- The Washington Times - Wednesday, August 23, 2000

Last month Medicare celebrated its 35th birthday. Although not without its flaws, the system has generally provided doctor choice and improved health care quality for millions of seniors.

To be sure that it continues to serve seniors well into the new century, the flaws need to be fixed and the system strengthened and improved. There are several comprehensive bills now pending in Congress that would do just that.

An essential part of the Medicare problem could be fixed right now. It stems from a provision of the law enacted in 1997 that compromises seniors' power to choose a doctor, and reduces health care quality.

Imagine the day you turn 65. You go for a checkup to your doctor of 30 years. He tells you that, since you've become eligible for Medicare, he can no longer treat you. Amazed, you ask why, and he replies that, due to low Medicare reimbursement rates and excessive paperwork requirements, he can't afford to take any more Medicare patients.

You ask, "Can I just pay you out of my own pocket?" No, your doctor replies, "if I take your money, I could be criminally prosecuted for health care fraud. Now that you're 65, you can only get your health care through government medicine."

This actually happened to a constituent of mine, Mary Ann Howard of Prescott, Ariz. Despite her willingness to pay for her own care, Mrs. Howard could not do so. While it seems straight out of "Ripley's Believe It Or Not," in America today, once you turn 65, it's Medicare or no care.

How could this be?

Through a flawed interpretation of the Medicare law, the Clinton administration forbids Medicare beneficiaries from using their own money to go to the doctor of their choice.

To override this restriction, the Senate passed the Kyl amendment in 1997 that would guarantee health care choice for seniors. But, to protect its monopoly over seniors' health care, President Clinton threatened to veto the entire budget over this one provision. He ultimately agreed to sign it only if it included a poison pill: Physicians and other providers could treat seniors outside of Medicare only if they first dumped all of their Medicare patients for two years.

Much as they may want to accommodate people like Mrs. Howard, few physicians believe they should abandon all of their senior patients. So the poison pill has had its intended effect; there is still no effective choice for those who, for their own reasons, seek an alternative to Medicare.

In 1997, a group of seniors whose rights to health care choice were violated by this law filed suit in federal district court. The decision handed down, in July 1999, in the case of United Seniors Association vs. Shalala looked, to some, like a victory for seniors' ability to contract privately for medical treatment outside of Medicare if they chose.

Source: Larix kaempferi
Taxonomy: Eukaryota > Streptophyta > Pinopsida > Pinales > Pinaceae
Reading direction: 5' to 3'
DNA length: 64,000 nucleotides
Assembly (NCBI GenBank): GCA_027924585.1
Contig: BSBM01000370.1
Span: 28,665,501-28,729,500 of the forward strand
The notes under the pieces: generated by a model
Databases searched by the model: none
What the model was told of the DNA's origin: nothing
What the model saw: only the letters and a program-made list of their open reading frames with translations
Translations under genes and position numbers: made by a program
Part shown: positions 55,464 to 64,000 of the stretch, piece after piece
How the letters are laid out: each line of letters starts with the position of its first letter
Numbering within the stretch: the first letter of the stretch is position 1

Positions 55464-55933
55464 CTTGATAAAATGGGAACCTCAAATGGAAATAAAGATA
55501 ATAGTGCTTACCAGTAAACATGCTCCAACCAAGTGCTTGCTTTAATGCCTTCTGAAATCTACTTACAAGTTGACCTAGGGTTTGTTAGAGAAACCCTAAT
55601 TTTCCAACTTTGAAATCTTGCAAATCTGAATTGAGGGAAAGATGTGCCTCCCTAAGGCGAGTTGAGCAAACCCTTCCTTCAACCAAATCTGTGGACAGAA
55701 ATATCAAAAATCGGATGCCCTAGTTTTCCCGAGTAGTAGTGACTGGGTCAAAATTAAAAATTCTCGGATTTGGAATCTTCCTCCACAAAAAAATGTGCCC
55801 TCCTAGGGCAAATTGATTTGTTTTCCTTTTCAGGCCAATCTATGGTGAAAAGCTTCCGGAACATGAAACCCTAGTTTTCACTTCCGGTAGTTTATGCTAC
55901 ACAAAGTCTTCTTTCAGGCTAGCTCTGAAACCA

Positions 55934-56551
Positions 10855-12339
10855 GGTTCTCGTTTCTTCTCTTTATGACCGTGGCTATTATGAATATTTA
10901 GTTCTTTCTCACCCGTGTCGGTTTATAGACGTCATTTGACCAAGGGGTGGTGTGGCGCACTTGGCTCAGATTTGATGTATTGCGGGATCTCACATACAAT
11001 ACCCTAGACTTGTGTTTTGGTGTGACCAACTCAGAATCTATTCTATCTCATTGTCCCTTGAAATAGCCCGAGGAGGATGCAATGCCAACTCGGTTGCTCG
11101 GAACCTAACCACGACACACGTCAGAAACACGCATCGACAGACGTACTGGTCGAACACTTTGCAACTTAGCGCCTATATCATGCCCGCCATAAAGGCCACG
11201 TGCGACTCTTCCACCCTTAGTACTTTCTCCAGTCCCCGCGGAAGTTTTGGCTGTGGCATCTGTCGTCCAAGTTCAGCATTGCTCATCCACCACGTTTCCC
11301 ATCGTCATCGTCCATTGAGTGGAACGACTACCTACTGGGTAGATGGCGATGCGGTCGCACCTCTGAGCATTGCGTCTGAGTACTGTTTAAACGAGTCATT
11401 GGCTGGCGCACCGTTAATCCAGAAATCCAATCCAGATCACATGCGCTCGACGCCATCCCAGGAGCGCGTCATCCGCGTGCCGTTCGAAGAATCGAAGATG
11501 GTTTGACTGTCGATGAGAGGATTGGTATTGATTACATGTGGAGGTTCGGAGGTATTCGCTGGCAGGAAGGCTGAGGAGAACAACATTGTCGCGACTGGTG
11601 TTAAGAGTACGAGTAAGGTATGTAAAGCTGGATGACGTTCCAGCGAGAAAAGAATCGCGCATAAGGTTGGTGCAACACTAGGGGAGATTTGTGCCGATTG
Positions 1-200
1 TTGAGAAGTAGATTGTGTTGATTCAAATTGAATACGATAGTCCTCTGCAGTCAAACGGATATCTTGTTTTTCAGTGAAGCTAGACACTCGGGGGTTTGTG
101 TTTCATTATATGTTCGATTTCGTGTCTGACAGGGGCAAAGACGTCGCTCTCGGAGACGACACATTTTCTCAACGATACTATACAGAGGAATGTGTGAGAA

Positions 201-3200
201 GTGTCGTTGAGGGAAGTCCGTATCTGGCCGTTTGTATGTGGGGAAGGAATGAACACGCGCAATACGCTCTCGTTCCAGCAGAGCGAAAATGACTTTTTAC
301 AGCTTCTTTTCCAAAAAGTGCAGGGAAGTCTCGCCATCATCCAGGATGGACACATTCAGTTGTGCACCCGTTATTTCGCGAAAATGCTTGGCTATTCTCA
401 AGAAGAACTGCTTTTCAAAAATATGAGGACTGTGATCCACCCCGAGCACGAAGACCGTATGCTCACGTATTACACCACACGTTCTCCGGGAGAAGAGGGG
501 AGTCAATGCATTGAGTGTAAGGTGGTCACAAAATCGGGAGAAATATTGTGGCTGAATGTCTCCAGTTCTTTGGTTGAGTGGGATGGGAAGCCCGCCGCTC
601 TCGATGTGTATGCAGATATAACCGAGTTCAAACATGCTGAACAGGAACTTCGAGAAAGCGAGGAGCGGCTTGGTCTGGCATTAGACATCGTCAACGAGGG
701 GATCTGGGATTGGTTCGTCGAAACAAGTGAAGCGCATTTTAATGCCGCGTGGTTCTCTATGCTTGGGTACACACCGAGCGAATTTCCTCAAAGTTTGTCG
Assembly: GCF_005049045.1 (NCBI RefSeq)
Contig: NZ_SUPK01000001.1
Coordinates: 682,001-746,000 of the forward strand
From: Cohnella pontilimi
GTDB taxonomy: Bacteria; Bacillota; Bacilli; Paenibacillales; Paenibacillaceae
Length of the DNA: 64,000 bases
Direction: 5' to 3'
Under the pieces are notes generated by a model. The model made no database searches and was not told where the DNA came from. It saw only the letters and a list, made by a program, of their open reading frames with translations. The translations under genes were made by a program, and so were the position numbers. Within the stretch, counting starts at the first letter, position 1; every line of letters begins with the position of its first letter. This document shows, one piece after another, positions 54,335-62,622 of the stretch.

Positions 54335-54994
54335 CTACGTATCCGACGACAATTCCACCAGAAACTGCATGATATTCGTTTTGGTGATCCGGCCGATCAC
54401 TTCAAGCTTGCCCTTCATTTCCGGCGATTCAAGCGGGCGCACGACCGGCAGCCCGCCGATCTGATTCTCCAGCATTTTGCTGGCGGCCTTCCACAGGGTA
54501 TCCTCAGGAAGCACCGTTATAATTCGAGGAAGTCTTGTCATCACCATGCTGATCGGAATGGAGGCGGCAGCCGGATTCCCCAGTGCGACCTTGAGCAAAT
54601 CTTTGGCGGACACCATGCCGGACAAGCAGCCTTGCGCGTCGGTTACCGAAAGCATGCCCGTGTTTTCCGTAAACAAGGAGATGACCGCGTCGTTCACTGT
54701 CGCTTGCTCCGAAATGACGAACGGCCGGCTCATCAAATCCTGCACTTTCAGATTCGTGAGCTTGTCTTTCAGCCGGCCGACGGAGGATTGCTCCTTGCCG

Would that it were so.

What the D.C. Court of Appeals did last summer was: (1) affirm what can only be described as a banal feature of Medicare law that procedures not chargeable to Medicare, such as cosmetic surgery, can be paid for out-of-pocket; and (2) put the Health Care Financing Administration (HCFA) on record saying it would stop its overt bullying to prevent care where doctors and providers deemed "medically necessary" but HCFA (which runs Medicare) did not.

Let's hope we can take the agency at its word, at least in these limited situations. But even if we do, what happened to my constituent, Mrs. Howard, will still happen. Because the opt-out penalty survived last summer's legal challenge, the chilling effect on doctors has only warmed by a scant degree or two.

Seniors still can't get clearly covered services outside of Medicare. There is still no explicit permission to contract privately with physicians. In short, HCFA still exert too much control over seniors' choice.

We must get rid of the penalty for private contracting and restore to seniors like Mrs. Howard the same freedom enjoyed by other Americans.

Here's how we do it.

In an effort not to appear as dictatorial as it is in practice, HCFA has produced a memorandum saying seniors really do enjoy flexibility. There could be instances, says the HCFA memorandum, where "the beneficiary, for reasons of his or her own, declines to authorize the physician or practitioner to submit a [Medicare] claim."

We should waste no time in enshrining this statement in public law. I've drafted a bill that would do just that and would make HCFA stick to its word. And I can't think of a better time to do it than to commemorate the 35th anniversary of Medicare.

Of course, a clear and unambiguous affirmation of seniors' right to choose is the last thing the administration wants. It would get in the way of its and Al Gore's long-term goal of universal government health care. But in the United States of America, neither an executive branch agency, nor the Congress for that matter, should have the authority to deny citizens the ability to say who will treat them.

Jon Kyl is a U.S. senator from Arizona.

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